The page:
### SMARANDACHE PRIMES, SQUARES, CUBES, M-POWERS, AND MORE GENERAL "T"-NUMBERS

Definition:
A Smarandache Prime is a term of any of the Smarandache sequences, or a value of any of the Smarandache-type functions, which is a prime number.

For example:
Stephan [2] proved that in the Smarandache Reverse Sequence

1, 21, 321, 4321, ..., 121110987654321, ...

the only Smarandache Reverse Prime is:

RSm(82) = 8281807978...121110987654321

among the first 750 terms, while Weisstein extended the search up to the first 2,739 terms, and Micha Fleuren up to the first 10,000 terms. No other prime was found so far.  One conjectures that this is the only prime in the whole sequence.

Similarly one defines:

A Smarandache Square is a term of any of the Smarandache sequences (except, of course, the sequence involving squares), or a value of any of the Smarandache-type functions, which is a perfect square number.

A Smarandache Cube is a term of any of the Smarandache sequences (except, of course, the sequence involving cubes), or a value of any of the Smarandache-type functions, which is a perfect cube number.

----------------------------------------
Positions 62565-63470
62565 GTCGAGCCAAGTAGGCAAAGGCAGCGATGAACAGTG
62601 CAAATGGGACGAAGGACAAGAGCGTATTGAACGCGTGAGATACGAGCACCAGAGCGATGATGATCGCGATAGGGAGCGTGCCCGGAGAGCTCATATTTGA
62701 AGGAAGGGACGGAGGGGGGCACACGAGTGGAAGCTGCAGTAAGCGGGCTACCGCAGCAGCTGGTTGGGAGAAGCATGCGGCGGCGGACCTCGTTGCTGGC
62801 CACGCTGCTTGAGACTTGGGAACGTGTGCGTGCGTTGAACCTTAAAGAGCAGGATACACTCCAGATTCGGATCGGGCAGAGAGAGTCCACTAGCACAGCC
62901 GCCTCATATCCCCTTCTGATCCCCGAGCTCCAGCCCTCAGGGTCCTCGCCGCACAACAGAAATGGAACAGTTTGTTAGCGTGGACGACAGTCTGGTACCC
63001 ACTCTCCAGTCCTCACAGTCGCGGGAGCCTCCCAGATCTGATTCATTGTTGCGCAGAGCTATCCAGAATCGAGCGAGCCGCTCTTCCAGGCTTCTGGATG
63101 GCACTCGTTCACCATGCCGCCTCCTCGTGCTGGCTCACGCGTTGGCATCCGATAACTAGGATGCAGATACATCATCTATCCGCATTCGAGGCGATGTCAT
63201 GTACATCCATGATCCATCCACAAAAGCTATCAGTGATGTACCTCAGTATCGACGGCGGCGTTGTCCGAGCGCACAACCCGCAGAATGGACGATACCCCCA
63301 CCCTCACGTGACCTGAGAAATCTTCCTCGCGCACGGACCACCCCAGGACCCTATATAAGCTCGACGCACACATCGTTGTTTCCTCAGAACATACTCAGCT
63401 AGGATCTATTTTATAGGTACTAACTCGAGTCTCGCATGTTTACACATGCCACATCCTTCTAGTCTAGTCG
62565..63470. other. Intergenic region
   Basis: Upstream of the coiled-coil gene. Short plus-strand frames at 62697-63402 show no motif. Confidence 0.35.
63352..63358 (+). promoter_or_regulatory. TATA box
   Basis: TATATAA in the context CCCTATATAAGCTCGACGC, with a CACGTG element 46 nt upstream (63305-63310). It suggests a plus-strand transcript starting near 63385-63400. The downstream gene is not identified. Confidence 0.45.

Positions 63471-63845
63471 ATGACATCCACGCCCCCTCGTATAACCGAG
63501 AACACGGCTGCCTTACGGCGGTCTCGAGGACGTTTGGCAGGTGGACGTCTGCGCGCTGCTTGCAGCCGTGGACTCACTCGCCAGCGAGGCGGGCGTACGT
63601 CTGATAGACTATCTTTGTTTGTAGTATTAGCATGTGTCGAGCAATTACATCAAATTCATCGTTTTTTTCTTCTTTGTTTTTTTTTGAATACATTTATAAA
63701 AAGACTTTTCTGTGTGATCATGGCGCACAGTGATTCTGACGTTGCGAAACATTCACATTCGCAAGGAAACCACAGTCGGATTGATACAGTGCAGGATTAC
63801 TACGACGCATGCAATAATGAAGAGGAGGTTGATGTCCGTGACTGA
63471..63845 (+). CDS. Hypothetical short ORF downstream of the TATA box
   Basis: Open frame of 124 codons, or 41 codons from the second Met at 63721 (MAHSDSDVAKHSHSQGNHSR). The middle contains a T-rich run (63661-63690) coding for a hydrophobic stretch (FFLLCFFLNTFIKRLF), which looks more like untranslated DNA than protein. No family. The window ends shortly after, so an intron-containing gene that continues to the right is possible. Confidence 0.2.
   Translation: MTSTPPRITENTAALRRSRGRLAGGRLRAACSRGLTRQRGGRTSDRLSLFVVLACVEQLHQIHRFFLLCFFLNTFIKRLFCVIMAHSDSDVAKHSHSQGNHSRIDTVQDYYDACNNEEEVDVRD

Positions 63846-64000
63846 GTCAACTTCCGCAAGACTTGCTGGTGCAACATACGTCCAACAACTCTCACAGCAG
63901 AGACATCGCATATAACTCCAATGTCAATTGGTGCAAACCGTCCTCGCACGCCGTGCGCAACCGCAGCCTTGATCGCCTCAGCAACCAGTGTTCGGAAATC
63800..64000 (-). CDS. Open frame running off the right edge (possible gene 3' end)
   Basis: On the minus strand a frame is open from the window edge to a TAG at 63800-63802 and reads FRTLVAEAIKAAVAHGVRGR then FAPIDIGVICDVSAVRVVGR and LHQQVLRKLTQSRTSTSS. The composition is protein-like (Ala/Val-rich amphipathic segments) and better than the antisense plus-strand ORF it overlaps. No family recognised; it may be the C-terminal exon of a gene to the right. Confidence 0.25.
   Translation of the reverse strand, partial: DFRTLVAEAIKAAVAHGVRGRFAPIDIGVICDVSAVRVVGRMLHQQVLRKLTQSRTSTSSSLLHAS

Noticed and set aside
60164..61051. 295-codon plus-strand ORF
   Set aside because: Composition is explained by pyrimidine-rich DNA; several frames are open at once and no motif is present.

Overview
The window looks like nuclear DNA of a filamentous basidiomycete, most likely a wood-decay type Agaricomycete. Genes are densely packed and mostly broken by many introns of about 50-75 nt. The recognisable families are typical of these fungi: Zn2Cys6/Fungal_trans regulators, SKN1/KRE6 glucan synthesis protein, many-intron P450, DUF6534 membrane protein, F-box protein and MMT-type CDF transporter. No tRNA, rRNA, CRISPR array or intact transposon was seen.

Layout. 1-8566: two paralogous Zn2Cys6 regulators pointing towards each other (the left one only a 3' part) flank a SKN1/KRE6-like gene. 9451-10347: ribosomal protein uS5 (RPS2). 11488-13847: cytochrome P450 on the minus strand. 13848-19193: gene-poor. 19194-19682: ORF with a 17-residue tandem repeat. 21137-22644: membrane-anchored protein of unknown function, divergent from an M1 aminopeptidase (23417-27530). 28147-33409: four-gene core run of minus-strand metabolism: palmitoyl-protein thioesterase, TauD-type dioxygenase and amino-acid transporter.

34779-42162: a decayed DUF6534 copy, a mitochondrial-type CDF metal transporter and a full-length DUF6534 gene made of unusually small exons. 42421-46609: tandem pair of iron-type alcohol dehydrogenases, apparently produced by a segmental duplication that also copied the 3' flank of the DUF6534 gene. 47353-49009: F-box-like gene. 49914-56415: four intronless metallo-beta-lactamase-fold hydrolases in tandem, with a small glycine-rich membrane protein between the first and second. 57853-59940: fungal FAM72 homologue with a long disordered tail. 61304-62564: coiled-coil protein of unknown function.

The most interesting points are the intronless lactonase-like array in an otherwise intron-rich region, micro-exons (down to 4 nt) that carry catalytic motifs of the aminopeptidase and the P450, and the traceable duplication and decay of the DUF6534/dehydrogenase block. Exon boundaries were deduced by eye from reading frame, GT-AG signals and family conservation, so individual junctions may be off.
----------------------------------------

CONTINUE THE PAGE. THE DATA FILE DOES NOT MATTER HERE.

And so on: A Smarandache m-Power is a term of any of the Smarandache sequences (except, of course, the sequence involving m-powers), or a value of any of the Smarandache-type functions, which is a perfect m-power number.

A Smarandache Palindromic Number is a term of any of the Smarandache sequences, or a value of any of the Smarandache-type functions, which is polindromic.

Generalization: Let "T" be a specific defined number (for example: perfect number, or Bell number, or almost prime number, etc.). Then: A Smarandache "T" Number is a term of any of the Smarandache sequences, or a value of any of the Smarandache-type functions, which is "T".

References:
[1] Florentin Smarandache, Only Problems, Not Solutions!, Xiquan Publ. Hse., fourth edition, 1993.
[2] Ralf W. Stephan, "Factors and Primes in Two Smarandache Sequences", Smarandache Notions Journal, Vol. 9, No. 1-2. 1998, 4-10.
[3] Eric W. Weisstein, "Consecutive Number Sequences" and "Smarandache Sequences", CRC Concise Encyclopedia of Mathematics, CRC Press, 1998, 310-311 and 1661-1663 respectively.